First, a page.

The Manchester-based business rebuffed a 170p-per-share offer from ecommerce investor Belerion and US hedge fund King Street Capital Management, saying it significantly undervalued the company.
That came just minutes after property tycoon Candy announced he was considering a bid.
Shares jumped 22pc in early trading.
It's the latest twist in the saga for THG, which has seen its share price plummet since floating in 2020 amid concerns about corporate governance and its growth prospects.
Controversial founder Matthew Moulding said in November that he regretted listing the company, fuelling speculation of a takeover bid to take it private again.
FTSE 100 rebounds
The FTSE 100 has made strong gains at the open after a surprise increase in retail sales, clawing back some of its losses after yesterday's heavy sell-off.
The blue-chip index rose 1.1pc to 7,383 points.
Reaction: China lockdowns to rattle supply chains
Aled Patchett, head of retail and consumer goods at Lloyds, points out that lockdowns in China and the war in Ukraine are putting further pressure on supply chains.
Despite a rise in sales for retailers in April, the summer months will bring further challenges for the high street given depressed consumer confidence and the cost-of-living squeeze.
Chinese exports are at a two-year low due to the country’s zero-Covid-enforced lockdowns and, combined with the war in Ukraine, it is likely supply chain volatility and rising goods prices will continue for some time. As a result retailers are increasingly prioritising operational efficiencies to offset their rising input costs.
Consumers will have noticed retailers passing on price increases, in turn impacting their disposable income. This is likely to lead to shoppers trading down in the search for better value and cutting back, which will add to the headwinds faced by retail businesses.
Capital Economics: More pressure on Bank of England to raise rates
Nicholas Farr, assistant economist at Capital Economics, says the Bank of England will have to act to tackle surging inflation.
The unexpectedly strong 1.4pc rise in retail sales in April suggests that the cost of living crisis hasn’t caused consumer spending to collapse and means that the economy may have a little more momentum than we thought.
It also supports our view that a weaker economy won’t solve the issue of sky-high inflation for the Bank of England without interest rates having to rise much further.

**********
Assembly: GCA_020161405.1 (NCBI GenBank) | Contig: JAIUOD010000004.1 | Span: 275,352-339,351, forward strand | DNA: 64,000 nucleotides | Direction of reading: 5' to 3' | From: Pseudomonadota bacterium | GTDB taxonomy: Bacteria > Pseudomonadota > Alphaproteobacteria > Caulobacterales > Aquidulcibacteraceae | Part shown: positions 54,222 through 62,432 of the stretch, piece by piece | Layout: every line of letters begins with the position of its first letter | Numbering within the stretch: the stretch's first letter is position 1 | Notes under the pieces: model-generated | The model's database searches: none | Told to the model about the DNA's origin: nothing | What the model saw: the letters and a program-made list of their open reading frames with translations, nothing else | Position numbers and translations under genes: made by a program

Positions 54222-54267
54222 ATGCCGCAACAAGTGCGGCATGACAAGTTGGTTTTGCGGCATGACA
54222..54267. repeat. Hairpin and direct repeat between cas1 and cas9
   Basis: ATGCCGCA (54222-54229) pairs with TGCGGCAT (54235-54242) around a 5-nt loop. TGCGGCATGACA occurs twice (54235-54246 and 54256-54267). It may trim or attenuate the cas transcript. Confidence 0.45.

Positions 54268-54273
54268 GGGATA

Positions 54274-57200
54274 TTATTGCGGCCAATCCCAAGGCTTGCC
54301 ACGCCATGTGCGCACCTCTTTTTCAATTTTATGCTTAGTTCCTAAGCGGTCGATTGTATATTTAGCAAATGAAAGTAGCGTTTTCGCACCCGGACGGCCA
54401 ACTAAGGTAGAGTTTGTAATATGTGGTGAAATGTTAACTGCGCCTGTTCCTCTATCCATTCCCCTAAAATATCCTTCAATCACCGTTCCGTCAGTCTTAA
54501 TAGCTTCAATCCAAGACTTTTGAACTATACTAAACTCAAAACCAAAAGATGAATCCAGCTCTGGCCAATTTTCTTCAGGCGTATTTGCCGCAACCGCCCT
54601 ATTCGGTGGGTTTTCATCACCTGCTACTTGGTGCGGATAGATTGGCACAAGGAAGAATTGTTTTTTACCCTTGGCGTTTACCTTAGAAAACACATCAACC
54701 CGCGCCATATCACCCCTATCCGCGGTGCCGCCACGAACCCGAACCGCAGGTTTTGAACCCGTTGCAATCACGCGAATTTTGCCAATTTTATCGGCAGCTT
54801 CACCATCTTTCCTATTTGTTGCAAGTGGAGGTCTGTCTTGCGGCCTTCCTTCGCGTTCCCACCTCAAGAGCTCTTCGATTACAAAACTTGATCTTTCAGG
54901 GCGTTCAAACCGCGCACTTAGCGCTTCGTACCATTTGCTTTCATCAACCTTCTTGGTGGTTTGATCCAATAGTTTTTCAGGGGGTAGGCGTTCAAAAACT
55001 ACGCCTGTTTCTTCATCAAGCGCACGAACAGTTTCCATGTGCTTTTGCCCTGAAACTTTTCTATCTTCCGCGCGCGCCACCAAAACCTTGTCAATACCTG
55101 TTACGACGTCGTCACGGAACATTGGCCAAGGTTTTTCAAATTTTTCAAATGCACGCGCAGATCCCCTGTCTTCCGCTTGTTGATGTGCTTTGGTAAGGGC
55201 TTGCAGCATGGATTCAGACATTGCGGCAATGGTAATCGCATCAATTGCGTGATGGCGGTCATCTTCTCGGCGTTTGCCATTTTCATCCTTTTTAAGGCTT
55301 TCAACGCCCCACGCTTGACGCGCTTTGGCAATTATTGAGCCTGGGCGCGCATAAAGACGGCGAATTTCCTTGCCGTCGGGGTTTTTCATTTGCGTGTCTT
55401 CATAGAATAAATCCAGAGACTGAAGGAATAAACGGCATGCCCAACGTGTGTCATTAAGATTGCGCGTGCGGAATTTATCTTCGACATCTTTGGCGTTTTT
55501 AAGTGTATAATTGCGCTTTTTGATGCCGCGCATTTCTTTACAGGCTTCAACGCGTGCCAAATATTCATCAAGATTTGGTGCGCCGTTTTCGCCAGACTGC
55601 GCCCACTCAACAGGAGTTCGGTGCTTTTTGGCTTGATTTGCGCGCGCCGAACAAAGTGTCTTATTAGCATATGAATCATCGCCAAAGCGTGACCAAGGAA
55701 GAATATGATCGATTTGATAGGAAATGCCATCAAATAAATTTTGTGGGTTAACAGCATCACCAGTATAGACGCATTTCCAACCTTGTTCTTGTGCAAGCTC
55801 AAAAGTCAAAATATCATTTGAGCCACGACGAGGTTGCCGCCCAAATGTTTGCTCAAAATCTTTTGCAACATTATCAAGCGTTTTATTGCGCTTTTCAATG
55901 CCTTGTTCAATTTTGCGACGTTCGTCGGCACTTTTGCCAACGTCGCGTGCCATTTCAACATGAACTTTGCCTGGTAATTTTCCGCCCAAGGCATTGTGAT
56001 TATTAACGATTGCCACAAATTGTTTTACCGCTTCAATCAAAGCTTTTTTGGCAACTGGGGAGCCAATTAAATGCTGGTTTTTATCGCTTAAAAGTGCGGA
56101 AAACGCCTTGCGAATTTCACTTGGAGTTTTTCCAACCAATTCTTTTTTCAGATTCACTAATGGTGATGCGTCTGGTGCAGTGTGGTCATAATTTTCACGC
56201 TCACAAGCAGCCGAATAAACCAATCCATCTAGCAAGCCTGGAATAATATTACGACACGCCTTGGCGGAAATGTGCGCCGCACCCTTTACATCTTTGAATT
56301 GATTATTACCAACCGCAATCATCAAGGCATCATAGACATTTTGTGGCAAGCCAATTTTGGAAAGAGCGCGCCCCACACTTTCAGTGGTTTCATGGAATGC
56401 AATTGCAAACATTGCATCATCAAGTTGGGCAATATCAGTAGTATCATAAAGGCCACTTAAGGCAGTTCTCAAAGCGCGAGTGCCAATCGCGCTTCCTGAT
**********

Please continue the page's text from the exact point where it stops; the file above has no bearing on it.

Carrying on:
While things are likely to get more difficult for consumers as the squeeze on households’ real incomes from higher inflation intensifies, the signs of resilience in economic activity in the retail sales data are encouraging.
Indeed, although we learnt overnight that the GfK measure of consumer confidence fell to its lowest level since records began in 1974, weak confidence isn’t causing consumer spending to collapse.
This adds weight to our view that the Bank of England will have to raise rates further to bring inflation back down to its 2pc target. We expect interest rates to rise further than most, to 3pc next year.
Reaction: Retailers having their moment in the sun (for now)
Emma-Lou Montgomery at Fidelity International says the high street is enjoying its last hurrah.
Whether it’s the Jubilee that’s got retailers’ tills jingling, the thrill of shorter working weeks during bank holiday ‘season’, the fact that the sun’s been out, and beers and BBQs are back on the menu, or plain old ‘revenge spending’, the nation’s retailers won’t be complaining about the surge in sales.
For now, at least, retailers are having their moment in the sun. Sales have risen across the board, lifting April sales volumes by 1.4pc.
Certainly, in April the reality of the cost-of-living crisis was put on the backburner. Whether that changes before May is out remains to be seen.
But for now, it seems that not even a 40-year high inflation rate or the threat of a recession, being talked about by the UK’s biggest high street names and the Governor of the Bank of England himself, is putting a dampener on Britons’ new-found spending joy.
Consumer confidence plunges back to the 70s
While retailers may take some comfort in April's sales figures, the latest measure of consumer confidence is a grim indication of what's to come.
Louis Ashworth has more:
British households are the most downbeat in at least half a century as the cost of living crisis escalates.
GfK’s consumer confidence index, which has run since 1974, dropped to an all-time low of -40 this month, a move that may presage a recession.
It surpassed a previous nadir of -39 reached during the depth of the financial crisis, and means Britons’ outlook has turned darker than amid the Covid-19 lockdowns, and the economic shocks of the ’70s and ’90s.
Joe Staton from GfK said “nothing on the economic horizon shows a reason for optimism any time soon”.